Some readers will come for the heartbreak, others will come for the forest of cupcake trees, but everyone will be cheered by...

READ REVIEW

MAL AND CHAD

FOOD FIGHT!

From the Mal and Chad series , Vol. 2

There are some literary characters you wish were real, so that you could be friends with them, and Mal and Chad may belong on that list.

Talking dogs are the subject of a lot of jokes, but they have feelings, too. Chad, for example, has two shameful secrets: He’s frightened by his dreams, and he’s afraid of cats. Every night, he dreams he’s being chased by a cat of monstrous size. Luckily, his best friend is Mal, who’s invented a machine that lets them walk into dreams, and the two of them can face the monster together. Dream sequences are a gold mine for a cartoonist. McCranie has seized the chance to fit every item in his sketchbook into the story. The high point is a forest made out of snack food. Mal immediately starts making snow angels in the chocolate-chip ice cream. The inventions and talking animals may remind some readers of Calvin and Hobbes, but surprisingly, the graphic novel doesn’t suffer much from the comparison. The timing isn’t quite as sharp as Bill Watterson’s, but some panels achieve a poignancy that makes this its own kind of story.

Some readers will come for the heartbreak, others will come for the forest of cupcake trees, but everyone will be cheered by the happy ending, which involves the “biggest, bestest bark ever!” (Graphic novel. 8-11)

Pub Date: Jan. 19, 2012

ISBN: 978-0-399-25657-8

Page Count: 224

Publisher: Philomel

Review Posted Online: Dec. 3, 2011

Kirkus Reviews Issue: Jan. 1, 2012

Did you like this book?

No Comments Yet

NIGHTLIGHTS

When a young girl’s imagination and creativity are co-opted by a mysterious new friend, she must find a way to regain what is rightfully hers.

Sandy is a brown-skinned, dark-haired girl with big black eyes and a vivid imagination. At night, as she goes to sleep, she catches the lights bobbing about in her room and turns them into anything she imagines. The next day is spent drawing the fantastical creatures from her dreams, much to the detriment of her schoolwork. When a tall, pale-skinned girl with purple hair befriends her, Sandy is excited, though there is something eerie and unsettling about her new companion. Her excitement soon turns to anger as Morfie enters her imaginative nighttime world and tries to take it over. Readers will cheer at the clever way in which Sandy regains control. Using a lovely palette that includes a liberal amount of rich, dark purple, Colombian-born Alvarez has drawn a world that harks back to her native Bogotá and days in Catholic school, evoking it in wonderful detail and atmosphere. Her pages are not crowded yet are filled with details that will engage readers. The beings that inhabit Sandy’s nighttime world are simply delightful. The album size, cloth spine binding, and spot gloss on the cover are the icing on the cake of this beautiful graphic novel.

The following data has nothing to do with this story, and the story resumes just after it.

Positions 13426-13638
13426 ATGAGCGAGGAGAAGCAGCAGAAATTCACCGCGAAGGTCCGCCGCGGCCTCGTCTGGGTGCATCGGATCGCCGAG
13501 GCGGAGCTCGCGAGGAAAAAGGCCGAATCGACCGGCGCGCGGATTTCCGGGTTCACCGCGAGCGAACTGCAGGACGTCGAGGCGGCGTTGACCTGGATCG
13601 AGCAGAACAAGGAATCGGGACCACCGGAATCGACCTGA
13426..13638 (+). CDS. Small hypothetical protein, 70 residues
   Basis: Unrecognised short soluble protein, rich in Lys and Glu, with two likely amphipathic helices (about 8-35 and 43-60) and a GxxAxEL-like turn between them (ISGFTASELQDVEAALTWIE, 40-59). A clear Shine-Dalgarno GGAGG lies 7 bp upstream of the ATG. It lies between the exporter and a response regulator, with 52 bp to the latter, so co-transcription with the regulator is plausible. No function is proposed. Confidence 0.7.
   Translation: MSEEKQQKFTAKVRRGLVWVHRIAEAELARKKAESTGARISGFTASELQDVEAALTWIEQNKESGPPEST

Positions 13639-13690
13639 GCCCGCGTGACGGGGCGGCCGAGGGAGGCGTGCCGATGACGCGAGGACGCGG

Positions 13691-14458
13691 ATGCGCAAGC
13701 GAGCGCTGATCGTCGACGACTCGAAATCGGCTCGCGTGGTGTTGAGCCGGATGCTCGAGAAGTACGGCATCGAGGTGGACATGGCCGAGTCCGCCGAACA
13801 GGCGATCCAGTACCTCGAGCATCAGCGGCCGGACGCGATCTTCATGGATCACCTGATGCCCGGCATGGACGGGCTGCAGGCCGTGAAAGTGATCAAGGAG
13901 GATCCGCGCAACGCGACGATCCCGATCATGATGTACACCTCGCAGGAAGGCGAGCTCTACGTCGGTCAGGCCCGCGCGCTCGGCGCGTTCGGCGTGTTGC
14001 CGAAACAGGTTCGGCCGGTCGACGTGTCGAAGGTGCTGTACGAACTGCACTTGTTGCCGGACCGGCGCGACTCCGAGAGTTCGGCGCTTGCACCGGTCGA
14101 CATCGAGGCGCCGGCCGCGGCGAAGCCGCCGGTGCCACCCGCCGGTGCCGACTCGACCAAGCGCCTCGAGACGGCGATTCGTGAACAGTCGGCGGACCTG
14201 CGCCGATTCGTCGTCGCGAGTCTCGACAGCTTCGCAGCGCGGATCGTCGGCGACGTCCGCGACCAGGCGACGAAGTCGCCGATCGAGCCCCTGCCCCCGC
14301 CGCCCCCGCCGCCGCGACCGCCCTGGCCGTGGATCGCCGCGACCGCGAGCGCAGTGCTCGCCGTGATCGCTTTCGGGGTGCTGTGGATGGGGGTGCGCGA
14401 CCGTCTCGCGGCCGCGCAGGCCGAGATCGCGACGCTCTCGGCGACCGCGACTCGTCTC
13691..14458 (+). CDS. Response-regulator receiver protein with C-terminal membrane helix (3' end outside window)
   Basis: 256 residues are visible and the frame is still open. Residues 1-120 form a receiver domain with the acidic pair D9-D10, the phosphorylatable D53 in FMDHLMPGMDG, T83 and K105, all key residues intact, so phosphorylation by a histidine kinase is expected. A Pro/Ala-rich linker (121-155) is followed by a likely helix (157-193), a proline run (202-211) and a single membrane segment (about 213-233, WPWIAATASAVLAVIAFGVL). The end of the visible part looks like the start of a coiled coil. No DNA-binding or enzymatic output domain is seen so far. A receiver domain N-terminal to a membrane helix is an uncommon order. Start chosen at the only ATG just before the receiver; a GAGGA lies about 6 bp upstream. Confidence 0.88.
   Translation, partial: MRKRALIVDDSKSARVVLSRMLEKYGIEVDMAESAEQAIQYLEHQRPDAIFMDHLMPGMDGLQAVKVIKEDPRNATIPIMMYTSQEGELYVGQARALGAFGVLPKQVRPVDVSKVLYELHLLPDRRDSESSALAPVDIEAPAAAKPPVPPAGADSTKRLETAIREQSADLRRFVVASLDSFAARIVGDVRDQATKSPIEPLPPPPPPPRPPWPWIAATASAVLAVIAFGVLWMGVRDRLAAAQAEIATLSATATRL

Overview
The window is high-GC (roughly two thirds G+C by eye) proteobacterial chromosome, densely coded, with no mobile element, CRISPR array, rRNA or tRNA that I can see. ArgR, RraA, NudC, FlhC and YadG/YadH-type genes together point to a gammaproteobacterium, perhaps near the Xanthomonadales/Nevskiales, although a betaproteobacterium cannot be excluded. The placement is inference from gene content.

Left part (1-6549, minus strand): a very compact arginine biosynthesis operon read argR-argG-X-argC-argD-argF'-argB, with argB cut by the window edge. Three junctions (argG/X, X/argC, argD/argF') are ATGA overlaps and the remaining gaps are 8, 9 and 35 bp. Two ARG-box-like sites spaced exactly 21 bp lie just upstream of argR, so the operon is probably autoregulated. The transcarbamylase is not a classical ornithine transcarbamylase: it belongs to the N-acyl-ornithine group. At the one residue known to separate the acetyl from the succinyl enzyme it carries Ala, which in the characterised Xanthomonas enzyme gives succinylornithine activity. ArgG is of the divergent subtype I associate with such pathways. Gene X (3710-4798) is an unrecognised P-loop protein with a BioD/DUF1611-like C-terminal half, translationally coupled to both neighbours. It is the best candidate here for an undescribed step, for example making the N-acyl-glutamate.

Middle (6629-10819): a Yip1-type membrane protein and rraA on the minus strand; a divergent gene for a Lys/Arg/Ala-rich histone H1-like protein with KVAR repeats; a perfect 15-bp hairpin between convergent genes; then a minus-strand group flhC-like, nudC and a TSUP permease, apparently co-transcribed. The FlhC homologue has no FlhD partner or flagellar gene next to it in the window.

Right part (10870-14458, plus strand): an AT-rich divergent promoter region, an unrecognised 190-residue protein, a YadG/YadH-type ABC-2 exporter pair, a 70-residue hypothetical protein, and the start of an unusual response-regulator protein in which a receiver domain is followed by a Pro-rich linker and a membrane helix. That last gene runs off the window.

A winner. (Graphic fantasy. 8-10)

Pub Date: March 14, 2017

ISBN: 978-1-910620-13-7

Page Count: 56

Publisher: Nobrow Ltd.

Review Posted Online: Dec. 14, 2016

Kirkus Reviews Issue: Jan. 1, 2017

Did you like this book?

No Comments Yet

Alert readers will find the implicit morals: know your audience, mostly, but also never underestimate the power of “rock”...

THE SINGING ROCK & OTHER BRAND-NEW FAIRY TALES

The theme of persistence (for better or worse) links four tales of magic, trickery, and near disasters.

Lachenmeyer freely borrows familiar folkloric elements, subjecting them to mildly comical twists. In the nearly wordless “Hip Hop Wish,” a frog inadvertently rubs a magic lamp and finds itself saddled with an importunate genie eager to shower it with inappropriate goods and riches. In the title tale, an increasingly annoyed music-hating witch transforms a persistent minstrel into a still-warbling cow, horse, sheep, goat, pig, duck, and rock in succession—then is horrified to catch herself humming a tune. Athesius the sorcerer outwits Warthius, a rival trying to steal his spells via a parrot, by casting silly ones in Ig-pay Atin-lay in the third episode, and in the finale, a painter’s repeated efforts to create a flattering portrait of an ogre king nearly get him thrown into a dungeon…until he suddenly understands what an ogre’s idea of “flattering” might be. The narratives, dialogue, and sound effects leave plenty of elbow room in Blocker’s big, brightly colored panels for the expressive animal and human(ish) figures—most of the latter being light skinned except for the golden genie, the blue ogre, and several people of color in the “Sorcerer’s New Pet.”

Alert readers will find the implicit morals: know your audience, mostly, but also never underestimate the power of “rock” music. (Graphic short stories. 8-10)

Pub Date: June 18, 2019

ISBN: 978-1-59643-750-0

Page Count: 112

Publisher: First Second

Review Posted Online: April 28, 2019

Kirkus Reviews Issue: May 15, 2019

Did you like this book?

No Comments Yet
more